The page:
"Immigrant Issue" of
Lincoln State Journal
Sunday 5 June 1887, pages 19 & 20
This special edition was intended to PROMOTE Nebraska as a state and provide the towns with an opportunity to advertise their status, attract new residents.
Towns on page 19: Broken Bow - Fremont - Hastings
Towns on page 20: Ashland - Edgar - Inland
The County Seat of Custer County - On the Burlington & Missouri Rairoad - One Hundred and Thirty-nine Miles from Lincoln - Population Sixteen Hundred and Eighty.
Broken Bow is very near the geographical center of Nebraska. It is the seat of government of Custer, a county 48x54 miles in size, and is in almost the exact center of this vast territory. The surrounding country is of the very best quality for agricultural and stock raising purposes, the soil being a dark loam, slightly mixed with sand. There has never yet been a failure of any crop planted in this county, and every year the yield has been fully as large as the best years known in Illinois, Iowa and other parts of the west. The town is built on both the north and south sides of the Muddy, a stream that in appearance is the exact opposite of what its name would indicate. From the creek south the surface ascends about three-fourths of a mile until an elevation of about eighty feet is reached. The surface on the north side is about the same, but only reaches an elevation of about fifty feet at a distance of half a mile. The water is of as good a quality as can be found on earth, and is obtained at a depth of from fifteen to sixty feet. The business of the town is supplied from all parts of the county, and from the west and northwest comes from an area embracing several other counties. The natural lay of the surface of the county and the general course of the streams are such that by this law of nature, the territory now supplying it with business will always contine on.
The town was laid out in June, 1882. Its population January 1, 1884, was 210; January 1, 1886, 820; January 1, 1887, 1,146; May 1, 1887, 1,680. The business of the town in 1882 amounted to $1,200; in 1884, $20,000; in 1886, $160,000; from january 1, to May 1, 1887 it was $475,000. The population of the county in 1882 was 2,668; in 1884, 7,890; and at the close of 1886, 22, 500.
The business of the town is transacted by the following business houses; Four drug stores, four general merchandise stores, one dry goods and notions, one clothing store, four hardware and implement stores, two tailor shops, three millinery stores, six hotels, six livery, feed and sale stables, four restaurants, two bakeries, three banks, two furniture stores, four lumber yards, one flouring mill, roller process; four weekly papers, one daily paper, three confectionery, ice cream and lemonade stores, two grocery stores, six doctors, twelve lawyers, one cigar manufactory, one billiard hall, one wagon maker, one job printing house, three saloons, one gas fitting and plumbing house, two harness shops, one jewelry store, three barber shops, one real estate dealer, seven loan, real estate and insurance agents, six contractors and builders, one creamery, two brick yards, one cornice factory, four blacksmith shops, two butcher shops, one opera house, five churches, six secret societies and three halls.
The railroad was completed to this town and cars commenced running regular on August 26, 1886. Since that date there has been 325 cars of coal, twnety-five cars of lime and cement, twenty-five cars of machinery, and since March 1 there has arrived forty cars of emigrants. At the present time, and in fact during the whole spring, building operations have been going on very rapidly. There are now nine two story and two three story brick business houses in course of erection. One of these will be used for a new opera house, the building throughout to be supplied with electricity and steam. Good farming lands can be purchased in the neighborhood at from $5 upwards per acre. Residence lots can be bought at from $50 to $150, and business lots at from $300 to $1,500. The average deposits of the banks are from $40,000 to $80,000 each. There has recently been a building and loan association organized, with a capital of $250,000, and is in a very flourishing condition. There is but a small percent of foreign population here, the mass of the people being Americans.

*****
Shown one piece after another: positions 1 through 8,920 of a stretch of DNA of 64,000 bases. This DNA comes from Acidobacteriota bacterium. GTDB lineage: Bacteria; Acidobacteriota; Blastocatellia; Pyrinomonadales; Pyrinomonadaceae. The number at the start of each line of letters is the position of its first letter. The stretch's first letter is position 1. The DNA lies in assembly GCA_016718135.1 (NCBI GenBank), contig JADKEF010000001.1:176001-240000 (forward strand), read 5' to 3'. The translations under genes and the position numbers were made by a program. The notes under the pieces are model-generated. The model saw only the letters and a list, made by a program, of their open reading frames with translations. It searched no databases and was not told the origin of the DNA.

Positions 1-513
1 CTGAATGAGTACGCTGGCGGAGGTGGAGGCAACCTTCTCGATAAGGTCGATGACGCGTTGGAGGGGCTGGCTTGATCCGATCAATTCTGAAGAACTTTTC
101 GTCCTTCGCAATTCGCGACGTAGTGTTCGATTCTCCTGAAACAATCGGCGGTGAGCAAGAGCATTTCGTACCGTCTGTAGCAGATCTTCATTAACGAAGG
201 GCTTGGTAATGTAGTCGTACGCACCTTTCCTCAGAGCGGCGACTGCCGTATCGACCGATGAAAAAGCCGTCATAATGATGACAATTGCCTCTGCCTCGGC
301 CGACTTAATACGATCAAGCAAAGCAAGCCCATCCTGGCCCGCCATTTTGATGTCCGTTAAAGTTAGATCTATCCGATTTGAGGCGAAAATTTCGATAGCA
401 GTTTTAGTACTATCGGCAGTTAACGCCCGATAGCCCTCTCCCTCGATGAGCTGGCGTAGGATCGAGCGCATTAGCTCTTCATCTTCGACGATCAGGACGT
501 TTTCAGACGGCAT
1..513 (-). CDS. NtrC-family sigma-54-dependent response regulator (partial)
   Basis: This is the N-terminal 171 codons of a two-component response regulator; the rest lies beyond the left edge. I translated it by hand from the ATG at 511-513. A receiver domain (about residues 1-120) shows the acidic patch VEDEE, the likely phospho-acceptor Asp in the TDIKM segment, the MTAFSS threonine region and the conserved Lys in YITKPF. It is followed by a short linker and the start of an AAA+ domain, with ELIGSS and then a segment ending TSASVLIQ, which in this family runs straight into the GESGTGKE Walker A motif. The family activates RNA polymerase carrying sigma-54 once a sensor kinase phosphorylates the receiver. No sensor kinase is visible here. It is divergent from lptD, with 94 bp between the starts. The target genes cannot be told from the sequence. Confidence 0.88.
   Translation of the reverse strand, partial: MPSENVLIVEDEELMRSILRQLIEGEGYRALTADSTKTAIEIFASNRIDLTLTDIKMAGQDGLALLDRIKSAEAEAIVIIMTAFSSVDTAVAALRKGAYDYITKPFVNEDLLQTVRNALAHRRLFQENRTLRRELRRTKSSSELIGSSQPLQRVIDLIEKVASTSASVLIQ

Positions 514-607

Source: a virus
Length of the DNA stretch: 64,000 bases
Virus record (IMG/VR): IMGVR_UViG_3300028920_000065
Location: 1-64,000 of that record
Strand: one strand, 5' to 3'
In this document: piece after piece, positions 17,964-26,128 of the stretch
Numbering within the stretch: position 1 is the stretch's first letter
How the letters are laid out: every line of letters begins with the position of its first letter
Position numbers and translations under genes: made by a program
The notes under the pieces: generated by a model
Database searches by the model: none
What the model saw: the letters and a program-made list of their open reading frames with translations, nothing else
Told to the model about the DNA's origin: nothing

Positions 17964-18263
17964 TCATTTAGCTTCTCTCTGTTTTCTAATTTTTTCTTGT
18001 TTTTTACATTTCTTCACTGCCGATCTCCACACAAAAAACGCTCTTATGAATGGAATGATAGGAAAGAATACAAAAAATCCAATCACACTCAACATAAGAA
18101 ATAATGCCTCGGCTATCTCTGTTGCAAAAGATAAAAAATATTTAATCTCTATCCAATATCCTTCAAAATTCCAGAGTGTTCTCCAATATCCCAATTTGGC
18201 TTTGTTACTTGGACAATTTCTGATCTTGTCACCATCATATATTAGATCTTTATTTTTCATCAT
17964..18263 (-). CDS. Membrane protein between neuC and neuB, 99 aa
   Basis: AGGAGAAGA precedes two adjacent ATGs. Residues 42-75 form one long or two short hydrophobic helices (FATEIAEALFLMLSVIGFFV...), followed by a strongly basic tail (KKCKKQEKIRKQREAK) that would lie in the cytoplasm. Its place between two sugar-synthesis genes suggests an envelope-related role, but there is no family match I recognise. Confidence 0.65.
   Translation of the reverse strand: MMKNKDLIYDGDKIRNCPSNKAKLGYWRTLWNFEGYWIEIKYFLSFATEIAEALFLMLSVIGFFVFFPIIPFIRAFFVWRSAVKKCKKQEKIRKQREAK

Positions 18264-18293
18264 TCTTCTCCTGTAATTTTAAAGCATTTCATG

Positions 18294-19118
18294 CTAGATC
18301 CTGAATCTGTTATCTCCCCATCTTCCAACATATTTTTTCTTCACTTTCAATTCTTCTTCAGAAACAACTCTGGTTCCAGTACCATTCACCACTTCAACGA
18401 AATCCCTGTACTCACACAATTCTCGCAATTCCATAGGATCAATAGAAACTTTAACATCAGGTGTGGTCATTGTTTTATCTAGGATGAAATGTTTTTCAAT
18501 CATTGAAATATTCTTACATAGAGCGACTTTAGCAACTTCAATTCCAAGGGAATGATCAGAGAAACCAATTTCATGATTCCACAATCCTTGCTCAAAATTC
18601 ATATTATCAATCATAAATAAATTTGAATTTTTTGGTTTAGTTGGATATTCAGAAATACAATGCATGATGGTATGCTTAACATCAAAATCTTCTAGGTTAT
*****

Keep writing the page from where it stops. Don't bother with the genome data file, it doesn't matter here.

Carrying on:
BROKEN BOW. p 19
B. S. LILLY,
The Only Exclusive
Dealer in the city.
Property bought and sold.
Acres choice lands for sale Correspondence.
REFERENCE - The First National Bank,
Broken Bow, Neb.
Contractor and Builder, Corner Sixth Avenue and Jewett St., R. R. add., Plans and specifications on short notice. Store
fronts and interior finish a specialty. Desks, secreta-
ries, scroll sawing, odd sized doors, sash, etc. at
reasonable rates. Job work promptly attended to.
BROKEN BOW, NEB.
Trefren & Hewitt,
AND LOAN AGENTS.
Farm Loans a Specialty.
BROKEN BOW, NEB.
Correspondence with eastern investors invited.
BROKEN BOW, NEB.
C. S. ALLEN, Proprietor.
BROKEN BOW, NEBRASKA
Knox & King
DEALERS & BROKERS
40,000 acres of land for sale. 250 residences and busi-
ness lots for sale in Broken Bow, Neb. Correspond-
ence solicited. Reference, First National Bank of
Broken Bow, Neb.
First National Bank
BROKEN BOW, NEBRASKA
Transacts general banking business.
Stock Ranch in Custer County
Two miles front on Loup river. Good buildings for
stock and running water to them. Finest stock ranch
in the west. Address J. S. GEORGE, Broken Bow.
The County Seat of Dodge County - On the Union Pacific and Fremont, Elkhorn & Missouri Valley Railroads - Fifty-two Miles from Lincoln - Population Eight Thousand
Fremont is located on the Platte river, thirty miles west of the Missouri, and at the confluence of the two greatest and richest valleys in the world - the Platte and the Elkhorn.